food preservation

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Related to dehydrated food: Survival food, Freeze dried food

food preservation

food preservation, methods of preparing food so that it can be stored for future use. Because most foods remain edible for only a brief period of time, people since the earliest ages have experimented with methods for successful food preservation. Among the products of early food conservation were cheese and butter, raisins, pemmican, sausage, bacon, and grain.

As scientific investigations regarding the causes of food spoilage were undertaken, they pointed the way to a wider application of methods already in use and to the discovery of new ones. Before 1860 changes in food were explained on the theory of spontaneous generation. Pasteur demonstrated that ferments, molds, and some forms of putrefaction were caused by the presence of microorganisms widely distributed in the environment. Since these microorganisms are the main cause of food spoilage, food preservation depends on rendering conditions unfavorable for their growth. Processes of preservation may be generally classified as drying, heating, refrigeration (see also frozen foods), and the use of chemicals or other particular agencies.

Drying and Heating

The most ancient method is drying, and it was employed early for fruits, grains, vegetables, fish, and meat. It was sometimes combined with parching, as in the oatmeal of Scotland or the corn of the Native American. Modern applications of this ancient device are seen in dried or dehydrated fruits and vegetables, milk, meat, and eggs. A more recent variation, known as freeze-drying, is now being used on such foods as instant coffee, meat, orange juice, and soup. The early method of drying was by direct exposure to the sun's rays; in modern industry the process is hastened by complex apparatus and by chemical agencies. The use of sugar was early combined with drying. Smoking, a method used mainly for fish and meat, combines the drying action with chemicals produced from the smoke, which form a protective coating. The process of heating was used centuries before its action was understood (see canning). One of the most important modern applications of the heat principle is the pasteurization of milk.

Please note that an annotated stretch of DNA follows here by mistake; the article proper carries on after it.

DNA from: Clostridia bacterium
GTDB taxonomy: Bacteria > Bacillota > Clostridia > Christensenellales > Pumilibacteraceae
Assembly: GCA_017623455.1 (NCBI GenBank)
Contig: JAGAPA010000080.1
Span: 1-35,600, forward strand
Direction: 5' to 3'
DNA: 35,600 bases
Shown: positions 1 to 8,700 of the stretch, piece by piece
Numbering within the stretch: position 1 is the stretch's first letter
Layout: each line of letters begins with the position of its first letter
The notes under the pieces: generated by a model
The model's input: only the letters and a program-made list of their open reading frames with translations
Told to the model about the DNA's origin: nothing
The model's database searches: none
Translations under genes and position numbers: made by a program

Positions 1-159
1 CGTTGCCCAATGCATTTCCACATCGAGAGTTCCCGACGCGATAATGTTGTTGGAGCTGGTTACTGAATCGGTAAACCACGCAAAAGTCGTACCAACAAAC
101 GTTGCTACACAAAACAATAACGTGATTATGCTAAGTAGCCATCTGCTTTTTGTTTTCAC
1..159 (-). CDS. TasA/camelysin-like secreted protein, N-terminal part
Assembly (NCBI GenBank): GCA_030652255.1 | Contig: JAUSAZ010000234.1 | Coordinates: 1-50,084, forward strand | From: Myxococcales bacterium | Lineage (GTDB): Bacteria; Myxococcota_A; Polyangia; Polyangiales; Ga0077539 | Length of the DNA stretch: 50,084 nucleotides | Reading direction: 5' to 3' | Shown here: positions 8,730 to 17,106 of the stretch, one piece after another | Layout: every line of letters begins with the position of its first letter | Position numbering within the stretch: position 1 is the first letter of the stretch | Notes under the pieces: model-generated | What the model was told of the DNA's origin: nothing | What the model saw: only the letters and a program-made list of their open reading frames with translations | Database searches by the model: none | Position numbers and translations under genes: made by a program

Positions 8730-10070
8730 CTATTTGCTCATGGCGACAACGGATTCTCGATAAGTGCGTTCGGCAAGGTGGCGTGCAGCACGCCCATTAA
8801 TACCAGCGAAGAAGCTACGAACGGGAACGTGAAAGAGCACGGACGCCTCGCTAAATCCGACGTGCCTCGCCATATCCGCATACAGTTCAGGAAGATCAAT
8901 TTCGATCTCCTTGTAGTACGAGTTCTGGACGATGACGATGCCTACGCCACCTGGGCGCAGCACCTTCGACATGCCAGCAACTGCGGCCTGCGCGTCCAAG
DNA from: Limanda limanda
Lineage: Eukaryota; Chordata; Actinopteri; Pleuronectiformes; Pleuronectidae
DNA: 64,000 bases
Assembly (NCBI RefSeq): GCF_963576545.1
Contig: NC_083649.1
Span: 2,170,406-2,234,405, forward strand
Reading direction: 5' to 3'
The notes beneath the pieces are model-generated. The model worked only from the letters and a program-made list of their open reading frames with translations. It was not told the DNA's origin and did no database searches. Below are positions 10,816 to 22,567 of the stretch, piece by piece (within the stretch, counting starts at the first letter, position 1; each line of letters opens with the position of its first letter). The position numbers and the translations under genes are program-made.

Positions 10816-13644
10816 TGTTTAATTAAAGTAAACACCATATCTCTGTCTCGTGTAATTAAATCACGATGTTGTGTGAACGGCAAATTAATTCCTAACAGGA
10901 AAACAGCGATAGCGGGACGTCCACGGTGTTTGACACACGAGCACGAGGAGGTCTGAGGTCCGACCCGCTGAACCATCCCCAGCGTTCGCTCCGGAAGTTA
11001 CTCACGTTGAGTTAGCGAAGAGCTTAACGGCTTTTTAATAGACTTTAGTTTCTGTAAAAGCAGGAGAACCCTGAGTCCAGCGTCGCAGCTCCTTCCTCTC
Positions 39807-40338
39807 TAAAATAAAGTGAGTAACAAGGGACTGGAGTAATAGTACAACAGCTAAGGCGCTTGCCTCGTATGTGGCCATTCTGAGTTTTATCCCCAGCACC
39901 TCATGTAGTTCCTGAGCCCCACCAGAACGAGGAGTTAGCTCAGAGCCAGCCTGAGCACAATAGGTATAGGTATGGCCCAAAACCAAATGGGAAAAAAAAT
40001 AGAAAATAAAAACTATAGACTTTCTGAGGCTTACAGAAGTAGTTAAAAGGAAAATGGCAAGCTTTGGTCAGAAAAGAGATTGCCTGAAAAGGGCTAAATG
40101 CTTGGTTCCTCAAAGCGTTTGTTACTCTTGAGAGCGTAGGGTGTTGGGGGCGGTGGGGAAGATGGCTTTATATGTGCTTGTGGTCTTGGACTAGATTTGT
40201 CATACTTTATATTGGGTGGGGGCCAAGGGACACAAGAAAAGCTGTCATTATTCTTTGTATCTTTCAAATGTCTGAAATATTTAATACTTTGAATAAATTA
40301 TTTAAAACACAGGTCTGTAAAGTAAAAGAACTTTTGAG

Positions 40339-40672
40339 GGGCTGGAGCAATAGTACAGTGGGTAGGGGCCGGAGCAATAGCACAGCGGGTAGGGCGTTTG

In modern food preservation, preservatives function in two ways. One is by delaying the spoilage of the food, while the other is by ensuring that the food retains, as nearly as possible, its original quality. The first method includes the use of sugar (see jelly and jam), vinegar for pickling meats and vegetables, salt (one of the oldest preservatives), and alcohol. Good wine will keep almost indefinitely, and fruit placed in a 15% to 20% alcohol solution (brandying) is well preserved. The second method includes the use of ascorbic acid (which prevents color deterioration in canned fruits), benzoic acid, sulfur dioxide, and a variety of neutralizers, firming agents, and bleaching agents. The excessive or unacknowledged use of these chemical agencies has been legislated against by most governments.

Exclusion of Air

The exclusion of air, nowadays accomplished by hermetic sealing, is an old device, formerly practiced by pouring hot oil over potted meat or fish, by coating or mixing food with melted fat, as in pemmican, or by burying vegetables in the earth or in sand. The use of melted paraffin achieves the same result. Eggs may be preserved by preventing air from penetrating their porous shells, usually by coating them with an impervious substance.


Irradiation has also been used successfully to destroy many of the microorganisms that might cause spoilage in food. Irradiation has been declared safe by the Food and Drug Administration and World Health Organization. Thus, despite opposition from those who fear that health hazards from its use will be discovered later, this method is gradually gaining acceptance.


See G. Borgstrom, Principles of Food Science (2 vol., 1968); N. W. Desrosier, The Technology of Food Preservation (3d ed. 1970); S. Thorne, The History of Food Preservation (1986).

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food preservation

[′füd ‚prez·ər‚vā·shən]
(food engineering)
Processing designed to protect food from spoilage caused by microbes, enzymes, and autooxidation.
McGraw-Hill Dictionary of Scientific & Technical Terms, 6E, Copyright © 2003 by The McGraw-Hill Companies, Inc.
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